There Is Hope in Trying Again

A few days ago, I saw a church sign that first made me chuckle, then made me squirm. “May all your troubles be as short-lived as your New Year’s resolutions.” I thought it was cute until it hit me how real it was. You see, perhaps like many of you, I made some resolutions this year. I set goals in several different areas and even broke them down into monthly baby steps so that by the end of the year, hopefully my main goal would be met. And, perhaps like many of you, I found myself on February 1 already painfully missing the mark of even my first month’s baby steps.

Unfortunately, this is not a unique story for me, and maybe it isn’t for you, either. We’ve all heard the jokes about gyms being full in January that were empty in December and the dust storm that happens when Bibles get picked up for the first time in months—because each year we think this time we’re really going to stick to the plan.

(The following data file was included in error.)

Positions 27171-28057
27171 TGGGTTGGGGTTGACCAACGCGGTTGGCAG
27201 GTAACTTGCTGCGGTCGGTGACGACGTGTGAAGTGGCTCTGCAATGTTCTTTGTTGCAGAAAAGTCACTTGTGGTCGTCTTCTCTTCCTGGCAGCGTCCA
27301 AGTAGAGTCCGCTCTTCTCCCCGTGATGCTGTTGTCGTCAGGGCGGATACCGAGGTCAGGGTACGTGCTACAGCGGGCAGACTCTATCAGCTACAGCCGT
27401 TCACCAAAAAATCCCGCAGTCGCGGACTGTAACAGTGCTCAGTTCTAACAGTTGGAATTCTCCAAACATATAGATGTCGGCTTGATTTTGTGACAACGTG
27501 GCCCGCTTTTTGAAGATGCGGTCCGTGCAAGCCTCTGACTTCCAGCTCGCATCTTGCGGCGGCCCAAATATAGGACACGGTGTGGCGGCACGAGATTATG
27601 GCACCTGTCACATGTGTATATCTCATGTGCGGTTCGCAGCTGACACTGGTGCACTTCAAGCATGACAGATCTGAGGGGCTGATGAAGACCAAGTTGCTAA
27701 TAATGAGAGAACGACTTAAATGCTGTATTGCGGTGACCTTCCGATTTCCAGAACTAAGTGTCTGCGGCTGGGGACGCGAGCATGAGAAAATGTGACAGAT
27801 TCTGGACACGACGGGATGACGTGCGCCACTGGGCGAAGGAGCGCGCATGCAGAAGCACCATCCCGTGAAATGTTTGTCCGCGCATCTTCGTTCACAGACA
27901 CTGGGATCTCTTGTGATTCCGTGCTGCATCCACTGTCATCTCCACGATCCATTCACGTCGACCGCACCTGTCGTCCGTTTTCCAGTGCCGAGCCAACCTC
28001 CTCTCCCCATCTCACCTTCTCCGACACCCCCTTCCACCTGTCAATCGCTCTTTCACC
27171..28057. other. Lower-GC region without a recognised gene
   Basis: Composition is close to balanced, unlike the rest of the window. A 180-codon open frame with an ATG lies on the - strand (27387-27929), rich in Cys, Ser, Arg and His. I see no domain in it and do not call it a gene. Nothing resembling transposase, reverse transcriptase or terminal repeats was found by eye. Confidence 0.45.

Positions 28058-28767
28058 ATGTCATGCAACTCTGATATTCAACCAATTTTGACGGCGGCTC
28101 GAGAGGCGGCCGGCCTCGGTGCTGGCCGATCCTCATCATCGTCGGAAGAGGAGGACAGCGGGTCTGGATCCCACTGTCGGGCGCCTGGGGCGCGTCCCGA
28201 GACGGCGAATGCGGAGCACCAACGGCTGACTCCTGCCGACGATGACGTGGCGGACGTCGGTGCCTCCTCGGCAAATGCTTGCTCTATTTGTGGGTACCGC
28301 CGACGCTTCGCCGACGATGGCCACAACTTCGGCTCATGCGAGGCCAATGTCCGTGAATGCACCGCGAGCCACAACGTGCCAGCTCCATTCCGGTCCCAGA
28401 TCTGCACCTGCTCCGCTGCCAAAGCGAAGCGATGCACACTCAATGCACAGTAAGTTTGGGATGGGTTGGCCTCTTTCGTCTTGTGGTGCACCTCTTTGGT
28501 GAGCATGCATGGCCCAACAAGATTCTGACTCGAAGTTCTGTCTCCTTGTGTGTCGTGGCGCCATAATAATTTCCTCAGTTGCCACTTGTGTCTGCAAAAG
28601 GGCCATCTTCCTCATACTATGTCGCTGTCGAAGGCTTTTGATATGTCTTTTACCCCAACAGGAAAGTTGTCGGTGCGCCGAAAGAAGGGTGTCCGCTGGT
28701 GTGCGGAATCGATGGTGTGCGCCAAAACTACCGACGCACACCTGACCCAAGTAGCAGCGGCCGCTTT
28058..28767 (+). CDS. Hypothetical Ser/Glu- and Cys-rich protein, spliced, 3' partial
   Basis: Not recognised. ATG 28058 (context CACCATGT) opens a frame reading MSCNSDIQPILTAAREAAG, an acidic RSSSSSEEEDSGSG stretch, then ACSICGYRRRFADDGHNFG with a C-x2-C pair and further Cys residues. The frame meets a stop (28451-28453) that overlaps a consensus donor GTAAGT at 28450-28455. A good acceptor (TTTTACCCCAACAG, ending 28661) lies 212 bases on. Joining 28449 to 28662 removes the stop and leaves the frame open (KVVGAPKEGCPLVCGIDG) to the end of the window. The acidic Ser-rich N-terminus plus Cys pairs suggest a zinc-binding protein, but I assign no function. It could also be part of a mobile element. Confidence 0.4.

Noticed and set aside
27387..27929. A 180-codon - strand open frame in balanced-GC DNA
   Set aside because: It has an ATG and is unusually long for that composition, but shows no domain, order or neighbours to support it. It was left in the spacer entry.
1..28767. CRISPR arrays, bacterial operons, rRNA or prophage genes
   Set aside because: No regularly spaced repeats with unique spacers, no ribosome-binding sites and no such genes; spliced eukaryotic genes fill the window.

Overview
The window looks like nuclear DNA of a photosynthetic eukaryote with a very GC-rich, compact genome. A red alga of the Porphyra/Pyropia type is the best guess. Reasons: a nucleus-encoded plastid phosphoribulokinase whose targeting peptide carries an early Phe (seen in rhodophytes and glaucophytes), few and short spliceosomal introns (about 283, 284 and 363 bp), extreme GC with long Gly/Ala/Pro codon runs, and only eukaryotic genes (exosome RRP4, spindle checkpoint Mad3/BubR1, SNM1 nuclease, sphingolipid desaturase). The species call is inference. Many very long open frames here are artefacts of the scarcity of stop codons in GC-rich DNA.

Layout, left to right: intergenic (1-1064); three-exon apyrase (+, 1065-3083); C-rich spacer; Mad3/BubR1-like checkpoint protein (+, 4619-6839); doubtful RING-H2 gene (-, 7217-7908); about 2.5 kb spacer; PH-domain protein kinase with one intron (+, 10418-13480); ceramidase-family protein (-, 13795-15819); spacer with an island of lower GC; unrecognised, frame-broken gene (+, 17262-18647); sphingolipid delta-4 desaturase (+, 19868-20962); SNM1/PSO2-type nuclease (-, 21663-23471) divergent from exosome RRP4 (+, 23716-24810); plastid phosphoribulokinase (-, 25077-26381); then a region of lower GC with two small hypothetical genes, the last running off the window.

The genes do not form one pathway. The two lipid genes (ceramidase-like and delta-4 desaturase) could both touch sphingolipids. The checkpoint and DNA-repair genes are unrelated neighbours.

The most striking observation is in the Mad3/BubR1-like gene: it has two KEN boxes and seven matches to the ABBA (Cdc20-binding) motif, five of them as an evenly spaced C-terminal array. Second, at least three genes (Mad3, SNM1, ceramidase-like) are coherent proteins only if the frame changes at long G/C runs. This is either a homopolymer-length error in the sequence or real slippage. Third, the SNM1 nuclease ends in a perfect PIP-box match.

6 Truths to Give You Hope

There have been a few years when I just rebelled against the whole idea of resolutions, but most years I set goals, and most years I fall short. It gets discouraging, to be honest. This year, I was particularly discouraged. Why should I keep trying to reach the same goals I’ve been failing to reach for decades? I was so weary, and I just didn’t want to set myself up to fail yet again. So this year, I really contemplated the “why” of the resolutions, not just the “what.” Why should we keep trying and trying when we’ve been failing and failing? The Lord showed me some answers in His Word, and in those answers I found hope to try again.

1. There are new mercies every morning.

But this I call to mind, and therefore I have hope: The steadfast love of the LORD never ceases; his mercies never come to an end; they are new every morning; great is your faithfulness. “The LORD is my portion,” says my soul, “therefore I will hope in him” (Lam. 3:21–24).

Every day is a new day, a new chance to try again, a day in which we haven’t yet failed. One of my favorite literary characters, Anne Shirley, knew the beauty of a fresh new day when she said, “Isn’t it nice to think that tomorrow is a new day with no mistakes in it yet?”